In today's Washington Post, Mark Penn writes:
[W]hile the base is critical, it's not the whole picture. Behind all the rhetoric, the reality is that swing is still king. The two or three or 10 voters who are the quietest in focus groups, who never demonstrate and who belong to no political party, will be the ones who determine the political course of America.
Swing Is Still King. Of course, swing voters are critical to winning elections. But Penn's article could inadvertantly mislead people, too, in two ways. First, the Democratic base is not as reliable as it used to be. Ralph Nader's "spoiler" role in 2000 showed that some portion of Democratic voters can be siphoned off, with huge repercussions. And the base today is especially restive, unhappy with the leadership, and prone to defection. Democratic politicians who take the base for granted in 2006, and especially in 2008 when Bush will be out of the picture anyway, are making a grave error. Just as Republicans did in the 1960s and 1990s when they played to their conservative base, Democrats would be wise to pay attention to their liberal base today, or risk losing their energy, their money, and even their votes. As Penn writes, it's possible to appeal to both the base and the center, but when a choice must be made, a wise Democrat today will think hard before veering right.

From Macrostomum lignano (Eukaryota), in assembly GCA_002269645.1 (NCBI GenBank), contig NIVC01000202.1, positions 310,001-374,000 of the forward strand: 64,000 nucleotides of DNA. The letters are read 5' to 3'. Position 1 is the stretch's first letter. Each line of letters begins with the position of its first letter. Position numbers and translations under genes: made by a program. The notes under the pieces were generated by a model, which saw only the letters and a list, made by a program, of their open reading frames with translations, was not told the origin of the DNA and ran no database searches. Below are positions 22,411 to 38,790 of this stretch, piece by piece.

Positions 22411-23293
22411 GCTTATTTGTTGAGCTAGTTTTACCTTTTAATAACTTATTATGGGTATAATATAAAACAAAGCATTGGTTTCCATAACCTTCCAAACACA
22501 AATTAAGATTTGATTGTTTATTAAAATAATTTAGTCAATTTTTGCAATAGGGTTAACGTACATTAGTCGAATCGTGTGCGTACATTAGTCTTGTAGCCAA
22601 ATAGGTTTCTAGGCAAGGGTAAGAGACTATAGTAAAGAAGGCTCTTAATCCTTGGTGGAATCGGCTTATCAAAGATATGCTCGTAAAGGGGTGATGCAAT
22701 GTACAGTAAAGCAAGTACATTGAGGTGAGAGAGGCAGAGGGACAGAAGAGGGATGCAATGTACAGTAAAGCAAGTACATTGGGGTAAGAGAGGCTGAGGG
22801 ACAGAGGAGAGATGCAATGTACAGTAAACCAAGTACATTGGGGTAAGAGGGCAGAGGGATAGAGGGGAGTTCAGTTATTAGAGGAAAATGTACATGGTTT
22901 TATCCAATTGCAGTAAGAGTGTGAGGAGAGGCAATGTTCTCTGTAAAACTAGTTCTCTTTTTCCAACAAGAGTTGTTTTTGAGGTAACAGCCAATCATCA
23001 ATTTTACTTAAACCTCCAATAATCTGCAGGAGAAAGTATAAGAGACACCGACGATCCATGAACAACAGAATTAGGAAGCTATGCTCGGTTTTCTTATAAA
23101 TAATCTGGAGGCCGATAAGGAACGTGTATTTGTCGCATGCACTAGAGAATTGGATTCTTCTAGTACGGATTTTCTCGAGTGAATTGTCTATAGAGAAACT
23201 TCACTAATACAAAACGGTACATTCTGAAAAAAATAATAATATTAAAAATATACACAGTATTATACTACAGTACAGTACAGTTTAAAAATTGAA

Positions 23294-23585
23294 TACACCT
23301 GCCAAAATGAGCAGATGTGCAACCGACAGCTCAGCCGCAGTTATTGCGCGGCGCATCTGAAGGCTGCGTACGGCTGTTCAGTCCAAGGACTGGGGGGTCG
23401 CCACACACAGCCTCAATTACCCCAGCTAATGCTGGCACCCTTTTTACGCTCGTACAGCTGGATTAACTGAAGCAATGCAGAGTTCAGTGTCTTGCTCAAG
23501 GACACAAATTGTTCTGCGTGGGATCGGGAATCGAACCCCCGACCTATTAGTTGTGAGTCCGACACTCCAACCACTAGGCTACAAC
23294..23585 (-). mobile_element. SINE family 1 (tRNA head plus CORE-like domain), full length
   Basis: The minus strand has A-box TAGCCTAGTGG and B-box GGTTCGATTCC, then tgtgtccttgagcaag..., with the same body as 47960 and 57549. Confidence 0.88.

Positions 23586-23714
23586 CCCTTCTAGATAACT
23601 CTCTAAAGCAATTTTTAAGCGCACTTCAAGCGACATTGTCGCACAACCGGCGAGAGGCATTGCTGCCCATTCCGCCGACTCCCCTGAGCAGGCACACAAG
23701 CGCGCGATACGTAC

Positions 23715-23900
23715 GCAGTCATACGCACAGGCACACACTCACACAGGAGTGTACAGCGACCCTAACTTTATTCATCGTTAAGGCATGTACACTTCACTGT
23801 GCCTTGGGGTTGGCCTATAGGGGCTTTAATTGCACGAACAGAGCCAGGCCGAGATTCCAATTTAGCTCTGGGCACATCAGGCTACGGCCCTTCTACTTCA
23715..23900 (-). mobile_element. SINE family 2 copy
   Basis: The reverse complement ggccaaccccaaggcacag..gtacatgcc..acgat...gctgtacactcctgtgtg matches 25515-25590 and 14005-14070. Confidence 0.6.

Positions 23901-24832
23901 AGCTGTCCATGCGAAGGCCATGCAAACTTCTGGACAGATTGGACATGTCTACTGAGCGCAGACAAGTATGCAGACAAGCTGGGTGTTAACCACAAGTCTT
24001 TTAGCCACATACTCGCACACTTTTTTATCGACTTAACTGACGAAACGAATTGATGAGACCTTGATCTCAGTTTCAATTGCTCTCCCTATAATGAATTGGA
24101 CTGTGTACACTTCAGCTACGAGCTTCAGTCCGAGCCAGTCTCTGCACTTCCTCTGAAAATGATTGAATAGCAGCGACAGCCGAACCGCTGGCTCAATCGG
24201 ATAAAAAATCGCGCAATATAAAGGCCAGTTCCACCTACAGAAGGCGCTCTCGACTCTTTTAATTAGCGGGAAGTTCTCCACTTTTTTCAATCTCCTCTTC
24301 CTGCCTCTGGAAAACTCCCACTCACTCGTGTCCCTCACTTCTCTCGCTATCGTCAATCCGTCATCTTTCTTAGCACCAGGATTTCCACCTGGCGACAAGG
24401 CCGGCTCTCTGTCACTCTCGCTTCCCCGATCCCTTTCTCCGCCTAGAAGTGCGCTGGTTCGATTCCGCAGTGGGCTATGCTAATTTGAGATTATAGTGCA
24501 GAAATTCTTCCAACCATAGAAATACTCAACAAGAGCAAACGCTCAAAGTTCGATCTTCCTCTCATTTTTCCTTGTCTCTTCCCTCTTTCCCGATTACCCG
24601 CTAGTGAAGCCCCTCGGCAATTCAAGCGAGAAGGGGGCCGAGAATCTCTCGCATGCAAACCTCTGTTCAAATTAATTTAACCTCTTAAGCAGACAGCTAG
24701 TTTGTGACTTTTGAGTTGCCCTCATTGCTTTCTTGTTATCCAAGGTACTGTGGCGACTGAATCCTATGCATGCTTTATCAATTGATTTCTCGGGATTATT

Second, swing voters are not necessarily centrist voters. That's the main problem with the Democratic Leadership Council's calculus, and the reason why Democrats have lost control of Congress under the DLC's centrist reign of power: calculatingly centrist policies may appeal to people's minds, but can lose their hearts. Swing voters are looking for politicians they can believe in. For example, most of them are pro-choice, but they will vote for anti-choice Republicans. Why? Because at least those Republicans stand for something, and swing voters respect that. The best strategy for a Democrat courting the swing vote is to articulate different ideas, and show courage and clarity in promoting them. Whether swing voters agree with those particular ideas or not, they will nevertheless respect their proponent. And -- and I know this is a foreign idea to the current crop of Democrats -- it actually is possible, through force of conviction and clear, powerful rhetoric, to change people's minds. People who don't think the NSA surveillance program is a problem can be educated and convinced that it is. People who don't think that Democrats are strong on national security can be convinced that they are. But to bring people to our way of thinking, we need to be unabashed about saying what that is.